Quinnipiac University is well known for conducting polls that are regularly featured in The New York Times, The Washington Post, USA Today, and The Wall Street Journal.
Recently, they conducted a poll that, contrary to the common narrative, reveals more voters disapprove of the Occupy Wherever movement than support it.
“Just 30 percent of Americans have a favorable view of the protests, while 39 percent do not,” reports Business Insider. “Among independent voters, the spread is 29-42 against — a warning sign for Democrats who are trying to bring the movement into the mainstream.”
This shows a marked change from a recent CNN poll that claimed “32 percent of Americans supported the movement, while 29 percent viewed it unfavorably.”
As always, whenever these polls come along, it may be prudent to take the results with a grain of salt.
As written earlier on The Blaze:
Polls are not definitive by any means and usually only give a rough picture. In fact, there are several problems that need to be considered before one accepts the results of any poll. For example, there may be a problem with the sample design (for telephone surveys, how the numbers were selected and how the individuals are selected within the household), non-availability, the refusal problem (is the refusal rate different on the particular variable we are measuring?), question wording, question order, deliberate, or unconscious, lying or false reporting by respondents, or inappropriate or inadequate weighing of data.
All of these variables have been shown in various studies to be the source of not just small errors but sometimes quite substantial ones. Unfortunately, there are not many methods that allow one to quantify the effects of these errors or to validate the results within any kind of reasonable measure. Out of everything that can go wrong in a survey, only the “sampling error” can be quantified.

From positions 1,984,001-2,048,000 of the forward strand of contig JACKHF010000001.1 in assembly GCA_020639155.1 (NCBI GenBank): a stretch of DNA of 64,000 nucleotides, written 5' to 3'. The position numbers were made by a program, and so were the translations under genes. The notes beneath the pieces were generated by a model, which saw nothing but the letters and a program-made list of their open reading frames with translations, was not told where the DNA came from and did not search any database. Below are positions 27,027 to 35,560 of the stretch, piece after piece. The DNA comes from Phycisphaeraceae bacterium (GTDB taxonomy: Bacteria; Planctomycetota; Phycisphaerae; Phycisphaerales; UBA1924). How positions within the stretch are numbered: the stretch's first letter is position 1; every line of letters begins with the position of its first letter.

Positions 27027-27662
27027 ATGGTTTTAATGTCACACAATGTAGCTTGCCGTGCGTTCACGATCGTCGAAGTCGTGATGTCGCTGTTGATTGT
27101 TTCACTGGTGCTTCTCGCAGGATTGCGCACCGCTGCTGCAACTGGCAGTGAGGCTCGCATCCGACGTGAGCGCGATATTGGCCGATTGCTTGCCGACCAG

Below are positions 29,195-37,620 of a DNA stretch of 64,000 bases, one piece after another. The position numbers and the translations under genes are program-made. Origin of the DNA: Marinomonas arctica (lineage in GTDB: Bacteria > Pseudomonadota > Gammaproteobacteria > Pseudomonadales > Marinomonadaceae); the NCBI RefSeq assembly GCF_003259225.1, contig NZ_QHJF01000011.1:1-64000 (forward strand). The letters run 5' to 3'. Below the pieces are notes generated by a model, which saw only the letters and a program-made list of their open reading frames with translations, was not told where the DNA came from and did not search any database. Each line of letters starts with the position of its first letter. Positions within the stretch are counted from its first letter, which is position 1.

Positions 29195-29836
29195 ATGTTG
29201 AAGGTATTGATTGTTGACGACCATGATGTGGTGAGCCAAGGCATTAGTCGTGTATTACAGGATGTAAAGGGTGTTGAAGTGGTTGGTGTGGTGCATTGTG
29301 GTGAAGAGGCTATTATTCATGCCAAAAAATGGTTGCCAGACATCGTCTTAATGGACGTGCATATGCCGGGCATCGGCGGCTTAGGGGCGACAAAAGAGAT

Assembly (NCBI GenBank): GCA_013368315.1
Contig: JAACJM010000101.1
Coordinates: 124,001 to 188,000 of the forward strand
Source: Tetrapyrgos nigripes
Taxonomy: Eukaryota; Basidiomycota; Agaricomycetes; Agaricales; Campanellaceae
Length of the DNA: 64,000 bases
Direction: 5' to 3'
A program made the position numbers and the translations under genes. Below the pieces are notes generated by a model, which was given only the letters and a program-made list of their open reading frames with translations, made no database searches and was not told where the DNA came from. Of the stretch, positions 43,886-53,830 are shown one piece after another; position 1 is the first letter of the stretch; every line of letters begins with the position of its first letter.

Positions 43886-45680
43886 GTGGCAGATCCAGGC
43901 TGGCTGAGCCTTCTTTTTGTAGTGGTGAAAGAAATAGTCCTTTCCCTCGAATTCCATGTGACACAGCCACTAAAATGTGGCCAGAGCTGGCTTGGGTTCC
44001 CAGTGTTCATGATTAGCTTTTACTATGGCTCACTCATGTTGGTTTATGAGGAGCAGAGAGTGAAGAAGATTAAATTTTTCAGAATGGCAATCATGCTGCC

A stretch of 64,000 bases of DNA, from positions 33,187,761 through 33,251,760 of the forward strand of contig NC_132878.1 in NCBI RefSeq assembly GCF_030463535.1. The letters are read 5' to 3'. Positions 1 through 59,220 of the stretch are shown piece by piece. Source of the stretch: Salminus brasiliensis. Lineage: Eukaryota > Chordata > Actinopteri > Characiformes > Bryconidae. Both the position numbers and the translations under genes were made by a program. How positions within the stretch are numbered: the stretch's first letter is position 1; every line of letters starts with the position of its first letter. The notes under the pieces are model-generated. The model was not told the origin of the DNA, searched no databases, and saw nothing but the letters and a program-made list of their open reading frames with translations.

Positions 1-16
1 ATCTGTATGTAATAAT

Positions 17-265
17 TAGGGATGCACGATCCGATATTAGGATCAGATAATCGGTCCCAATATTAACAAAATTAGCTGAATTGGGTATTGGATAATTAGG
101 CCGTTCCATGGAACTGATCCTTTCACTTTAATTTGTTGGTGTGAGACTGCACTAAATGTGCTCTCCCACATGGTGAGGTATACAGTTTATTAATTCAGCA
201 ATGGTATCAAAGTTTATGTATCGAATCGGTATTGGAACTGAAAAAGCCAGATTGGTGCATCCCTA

So what methods did Quinnipiac use?
According to their survey:
From October 25 – 31, Quinnipiac University surveyed 2,294 registered voters with a margin of error of +/- 2.1 percentage points. Live interviewers call land lines and cell phones.
Therefore, the Quinnipiac poll may have some of the aforementioned survey errors. Nevertheless, the results are intriguing (to say the least).
“Support for the Occupy Wall Street movement appears to fall along one cultural line — college graduates have positive views of the movement almost as much as they have negative views, by a 38-42 margin,” writes Business Insider. “Among those without a college degree, 26 percent support the movement, while 37 percent oppose.”
The survey also claims that support for the Occupy movement is almost identical to the support for the tea party movement at nearly identical 31 percent–although, according to the survey, 45 percent of Americans have an “unfavorable view” of the tea party movement.
Furthermore, the survey found that respondents without college degrees are “less likely to hold unfavorable views of the tea party (39 percent unfavorable) than college graduates (57 percent).”
Other findings include:
- American voters were split 45 – 44 percent on whether the U.S. did the right thing using military force in Libya. A total of 54 percent give President Obama “a lot” or “some” credit for bringing down Gadhafi.
- 60 percent of respondents disapprove of the way Barack Obama is handling the economy
- 61 percent of respondents approve of the way Barack Obama is handling the situation in Iraq
- 62 percent of respondents disapprove of the way Barack Obama is handling creating jobs
[*]59 – 32 percent [believe] immigration reform should primarily move towards stronger enforcement rather than integrating illegal immigrants into U.S. society
See the poll here: November 3, 2011 – U.S. Voters Say Super Committee Will Fail To Cut Debt, Quinnipiac University National Poll Finds; Occupy Wall Street Less Unpopular Than Tea Party
[Author's note: it might be useful to point out the the title of the survey seems biased. Rather than titling the report in such a way as to reflect the waning support for OWS, the authors thought it better to say, "Hey, well at least it's not as unpopular as the tea party!"]
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